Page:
Despite the fact that Fitbit sells more than half a dozen different activity trackers and just started shipping two new ones this spring, its best-selling wearable to date has been the Charge HR, announced back in 2014. The not-too-chunky, not-too-tiny wristband, with its small strip of a display and optical heart rate sensors, seemed to hit the sweet spot for a lot of consumers.
The question now is whether its successor will have the same mass appeal. Fitbit today unveiled the new Charge 2 activity tracker, the successor to the popular Charge HR. The announcement wasn’t a huge surprise — the product names had been leaked before, and Fitbit CEO James Park said on a recent earnings call that more devices would be released before the end of the year — but it’s surprising to see what Fitbit focused on in this product update.
First off, the display on the Charge 2 is much larger — four times larger, to be exact. It’s still not touch-sensitive, though. You press a single physical button to cycle through all of the top-level menu options (steps, heart rate, exercise options, stopwatch, and “Relax”) and then you have to tap on the display to go through sub-menus. The difference is that there are sub-menus, something that the Charge HR didn’t offer; based on my very brief experience with the Charge 2 so far, the added screen real estate is a nice addition.
The Charge 2 has “connected GPS,” something the Charge HR also didn’t have. This means that if you have your phone in tow while you’re doing some sort of activity that involves location tracking, like running or cycling, the Charge 2 can add GPS tracking to your workout for more accurate distances. Your workout will also appear as a mapped exercise in the Fitbit app after the fact.
THE IRONY ESCAPES NO ONE THAT WE’RE NOW SUPPOSED TO USE GADGETS TO ACHIEVE MINDFULNESS
Fitbit is also introducing a metric called Cardio Fitness with the Charge 2. This isn’t VO2 max (a measure of maximal oxygen uptake that serious athletes get into) but more like an estimation of it: the Charge 2 will use information like your age, gender, and weight, along with your heart rate levels during exercise, to assign you a cardio “score” during activities.
Finally, there’s a breathing feature on the wristband, called Relax, that guides you through a short 2- or 5-minute breathing exercise. It’s not unlike the Breathe feature added to Apple Watch with the watchOS 3 software; the irony escapes no one that we’re now supposed to rely on wearable technology, buzzing and nudging and pinging us all day long on our wrists, to achieve some sort of mindfulness.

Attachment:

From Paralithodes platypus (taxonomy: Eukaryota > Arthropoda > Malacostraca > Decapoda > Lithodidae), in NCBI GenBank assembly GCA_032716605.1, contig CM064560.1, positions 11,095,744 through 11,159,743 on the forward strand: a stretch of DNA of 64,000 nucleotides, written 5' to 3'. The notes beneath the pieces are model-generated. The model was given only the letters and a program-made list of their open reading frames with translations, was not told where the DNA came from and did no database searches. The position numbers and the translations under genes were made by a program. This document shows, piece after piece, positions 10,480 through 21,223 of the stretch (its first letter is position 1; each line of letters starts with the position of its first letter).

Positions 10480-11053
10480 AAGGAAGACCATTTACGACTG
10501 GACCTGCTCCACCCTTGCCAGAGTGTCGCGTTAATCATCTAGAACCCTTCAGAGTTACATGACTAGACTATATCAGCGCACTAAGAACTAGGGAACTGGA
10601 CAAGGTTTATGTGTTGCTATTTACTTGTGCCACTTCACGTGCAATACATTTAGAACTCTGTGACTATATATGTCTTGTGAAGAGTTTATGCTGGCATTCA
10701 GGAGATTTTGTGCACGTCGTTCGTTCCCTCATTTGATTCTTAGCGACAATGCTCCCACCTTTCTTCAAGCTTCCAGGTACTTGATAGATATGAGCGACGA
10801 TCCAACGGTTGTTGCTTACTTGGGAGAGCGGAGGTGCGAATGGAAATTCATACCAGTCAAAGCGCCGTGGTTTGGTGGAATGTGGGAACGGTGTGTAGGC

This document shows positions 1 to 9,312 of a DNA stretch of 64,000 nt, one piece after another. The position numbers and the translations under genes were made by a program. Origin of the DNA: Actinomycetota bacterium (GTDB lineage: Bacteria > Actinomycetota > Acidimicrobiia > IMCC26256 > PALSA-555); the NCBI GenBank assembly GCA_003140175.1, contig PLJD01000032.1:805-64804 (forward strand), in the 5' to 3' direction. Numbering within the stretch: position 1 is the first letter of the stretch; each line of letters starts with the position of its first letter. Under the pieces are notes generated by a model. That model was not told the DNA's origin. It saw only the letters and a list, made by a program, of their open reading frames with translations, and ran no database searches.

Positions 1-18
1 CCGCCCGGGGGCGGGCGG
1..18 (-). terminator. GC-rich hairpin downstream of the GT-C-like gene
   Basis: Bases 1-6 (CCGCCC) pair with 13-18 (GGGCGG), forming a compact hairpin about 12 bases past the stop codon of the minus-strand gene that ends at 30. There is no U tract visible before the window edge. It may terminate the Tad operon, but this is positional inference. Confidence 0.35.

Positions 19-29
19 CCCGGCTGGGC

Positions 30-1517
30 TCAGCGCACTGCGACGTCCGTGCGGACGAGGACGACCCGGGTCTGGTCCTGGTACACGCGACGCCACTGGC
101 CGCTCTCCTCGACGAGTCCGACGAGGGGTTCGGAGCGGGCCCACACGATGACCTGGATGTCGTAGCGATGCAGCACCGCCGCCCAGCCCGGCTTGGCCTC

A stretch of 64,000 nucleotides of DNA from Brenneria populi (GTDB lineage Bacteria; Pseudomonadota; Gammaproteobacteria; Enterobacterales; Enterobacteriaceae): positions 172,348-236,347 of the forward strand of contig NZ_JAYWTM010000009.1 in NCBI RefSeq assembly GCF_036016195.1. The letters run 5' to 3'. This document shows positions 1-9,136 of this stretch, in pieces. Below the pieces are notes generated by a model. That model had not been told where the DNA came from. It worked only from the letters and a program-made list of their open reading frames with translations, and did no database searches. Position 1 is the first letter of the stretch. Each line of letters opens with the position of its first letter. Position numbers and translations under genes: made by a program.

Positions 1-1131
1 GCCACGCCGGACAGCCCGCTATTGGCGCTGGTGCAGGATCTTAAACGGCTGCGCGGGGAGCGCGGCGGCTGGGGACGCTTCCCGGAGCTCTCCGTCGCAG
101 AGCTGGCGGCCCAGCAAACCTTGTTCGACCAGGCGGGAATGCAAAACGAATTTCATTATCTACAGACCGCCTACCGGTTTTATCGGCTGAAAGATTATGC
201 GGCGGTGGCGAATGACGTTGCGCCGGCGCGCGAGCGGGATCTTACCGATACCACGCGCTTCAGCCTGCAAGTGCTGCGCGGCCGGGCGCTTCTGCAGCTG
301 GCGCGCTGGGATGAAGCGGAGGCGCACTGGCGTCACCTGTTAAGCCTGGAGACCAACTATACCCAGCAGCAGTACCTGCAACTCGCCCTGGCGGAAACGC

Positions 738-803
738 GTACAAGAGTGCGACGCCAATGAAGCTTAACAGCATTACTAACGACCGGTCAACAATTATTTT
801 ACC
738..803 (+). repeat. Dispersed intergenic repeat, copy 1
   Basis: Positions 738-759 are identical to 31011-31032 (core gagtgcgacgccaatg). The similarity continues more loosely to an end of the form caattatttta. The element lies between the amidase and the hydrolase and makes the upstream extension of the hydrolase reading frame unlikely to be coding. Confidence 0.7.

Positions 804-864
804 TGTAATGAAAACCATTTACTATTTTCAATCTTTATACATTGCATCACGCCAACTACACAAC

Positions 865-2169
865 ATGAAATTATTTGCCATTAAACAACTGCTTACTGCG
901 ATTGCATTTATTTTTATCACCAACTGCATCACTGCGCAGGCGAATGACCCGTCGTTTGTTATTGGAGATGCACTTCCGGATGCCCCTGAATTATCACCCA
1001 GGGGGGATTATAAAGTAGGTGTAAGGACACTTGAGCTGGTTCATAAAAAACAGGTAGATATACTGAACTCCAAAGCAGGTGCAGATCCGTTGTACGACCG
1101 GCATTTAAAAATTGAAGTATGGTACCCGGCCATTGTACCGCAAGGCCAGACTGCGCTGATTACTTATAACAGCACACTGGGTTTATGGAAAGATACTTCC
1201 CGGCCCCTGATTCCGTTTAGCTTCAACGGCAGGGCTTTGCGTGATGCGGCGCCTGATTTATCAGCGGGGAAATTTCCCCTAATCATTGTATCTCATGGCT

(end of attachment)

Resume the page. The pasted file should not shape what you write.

The Charge 2 costs $149, the same price as the Charge HR. Preorders start today, and Fitbit says it should ship by mid-September. Its expected battery life is around five days.
The addition of connected GPS, along with cardio fitness readings and the Relax feature, are really the key differentiators with this Fitbit. The Surge has built-in GPS, but it’s chunky and expensive; the Blaze also has connected GPS through the phone, but it’s a watch form factor. With the Charge 2, Fitbit is offering something smaller and less expensive than those two, with connected GPS; the bracelet-style Alta costs slightly less and is arguably more stylish, but doesn’t have that GPS option.
One thing worth noting is that the heart rate sensors in the Charge 2 are the same exact sensors found in Fitbit’s other products (the company calls this its proprietary “PurePulse” technology). While optical heart rate sensing works okay enough in stable environments, Fitbit has been hit with a class action lawsuit over what some consumers said was inaccurate heart-rate tracking, especially during intense exercise.
In addition to the Charge 2, Fitbit also announced the Flex 2 today, a slimmer, waterproof version of its original Flex tracker. The Fitbit Alta is getting all kinds of fancy, with a new gold-plated version launching for $149.95, and more designer options from designers like Public School and Vera Wang. The Fitbit Blaze has been updated on the software side to include “move reminders” and to show notifications from third-party apps like Gmail, Slack, Facebook, Instagram, and Snapchat.
And Fitbit is clearly making an effort to get people more engaged with its software with the launch of a “Challenges” feature in the Fitbit mobile app, which creates competitive challenges for people to participate in (right now it’s limited to a few trails in Yosemite National Park and the upcoming New York City Marathon).
Fitbit is still the undisputed leader in the wearables market, claiming nearly 80 percent of the market in the US and around a quarter of the global market for wearables. By ramping up its product releases for the year and putting even more Fitbits on store shelves and in people’s faces, the company is clearly hoping to maintain that lead — especially with much larger tech competitors rumored to be putting out their own new wearables this year.
culled: the verge